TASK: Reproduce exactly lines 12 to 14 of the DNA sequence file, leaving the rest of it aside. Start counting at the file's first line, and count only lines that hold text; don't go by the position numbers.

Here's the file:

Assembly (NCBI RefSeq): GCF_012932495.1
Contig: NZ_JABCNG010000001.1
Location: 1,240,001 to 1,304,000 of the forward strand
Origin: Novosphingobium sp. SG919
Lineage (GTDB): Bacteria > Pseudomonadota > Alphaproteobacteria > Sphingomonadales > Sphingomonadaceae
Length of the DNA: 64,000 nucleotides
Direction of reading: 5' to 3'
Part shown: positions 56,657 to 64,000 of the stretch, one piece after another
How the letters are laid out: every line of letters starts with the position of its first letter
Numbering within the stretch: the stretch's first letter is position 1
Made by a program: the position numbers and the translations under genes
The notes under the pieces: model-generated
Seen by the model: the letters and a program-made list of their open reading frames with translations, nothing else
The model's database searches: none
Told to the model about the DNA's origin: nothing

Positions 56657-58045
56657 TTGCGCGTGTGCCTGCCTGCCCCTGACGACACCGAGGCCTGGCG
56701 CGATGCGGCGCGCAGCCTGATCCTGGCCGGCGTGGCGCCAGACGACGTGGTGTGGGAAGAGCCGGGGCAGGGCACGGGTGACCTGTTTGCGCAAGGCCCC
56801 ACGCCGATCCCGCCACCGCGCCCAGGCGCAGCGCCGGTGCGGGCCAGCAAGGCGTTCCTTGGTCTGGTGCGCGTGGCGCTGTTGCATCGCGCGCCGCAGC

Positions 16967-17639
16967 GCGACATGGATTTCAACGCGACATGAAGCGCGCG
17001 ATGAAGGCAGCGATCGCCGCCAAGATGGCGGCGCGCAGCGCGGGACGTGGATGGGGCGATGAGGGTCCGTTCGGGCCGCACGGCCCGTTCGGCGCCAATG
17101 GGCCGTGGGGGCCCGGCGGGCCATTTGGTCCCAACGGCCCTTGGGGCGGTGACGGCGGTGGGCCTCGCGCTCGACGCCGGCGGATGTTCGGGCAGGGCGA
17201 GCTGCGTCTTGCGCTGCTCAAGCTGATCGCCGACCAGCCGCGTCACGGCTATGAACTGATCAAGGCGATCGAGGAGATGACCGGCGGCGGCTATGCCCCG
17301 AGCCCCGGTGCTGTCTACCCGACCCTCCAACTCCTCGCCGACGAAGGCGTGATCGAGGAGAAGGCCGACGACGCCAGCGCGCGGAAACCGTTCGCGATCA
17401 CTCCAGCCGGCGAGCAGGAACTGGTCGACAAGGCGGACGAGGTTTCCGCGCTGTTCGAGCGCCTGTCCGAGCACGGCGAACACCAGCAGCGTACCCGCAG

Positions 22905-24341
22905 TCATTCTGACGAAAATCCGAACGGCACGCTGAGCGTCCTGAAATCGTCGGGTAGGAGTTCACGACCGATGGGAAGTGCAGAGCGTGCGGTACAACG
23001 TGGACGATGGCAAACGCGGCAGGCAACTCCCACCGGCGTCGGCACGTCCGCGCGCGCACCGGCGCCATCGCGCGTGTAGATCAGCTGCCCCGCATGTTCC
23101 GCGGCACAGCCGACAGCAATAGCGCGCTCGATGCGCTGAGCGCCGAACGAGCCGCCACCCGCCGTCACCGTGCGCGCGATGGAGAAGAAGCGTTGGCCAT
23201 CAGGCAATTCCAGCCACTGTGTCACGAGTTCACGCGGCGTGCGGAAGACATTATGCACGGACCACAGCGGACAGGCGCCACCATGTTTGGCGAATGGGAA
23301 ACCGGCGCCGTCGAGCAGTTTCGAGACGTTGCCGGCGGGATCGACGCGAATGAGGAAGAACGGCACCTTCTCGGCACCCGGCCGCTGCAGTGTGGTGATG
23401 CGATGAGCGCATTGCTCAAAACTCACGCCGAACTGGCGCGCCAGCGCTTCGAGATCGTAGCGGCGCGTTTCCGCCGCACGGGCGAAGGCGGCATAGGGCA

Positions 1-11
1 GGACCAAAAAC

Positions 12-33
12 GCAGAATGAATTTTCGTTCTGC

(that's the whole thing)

The notes under the pieces: model-generated
Seen by the model: the letters and a program-made list of their open reading frames with translations, nothing else
The model's database searches: none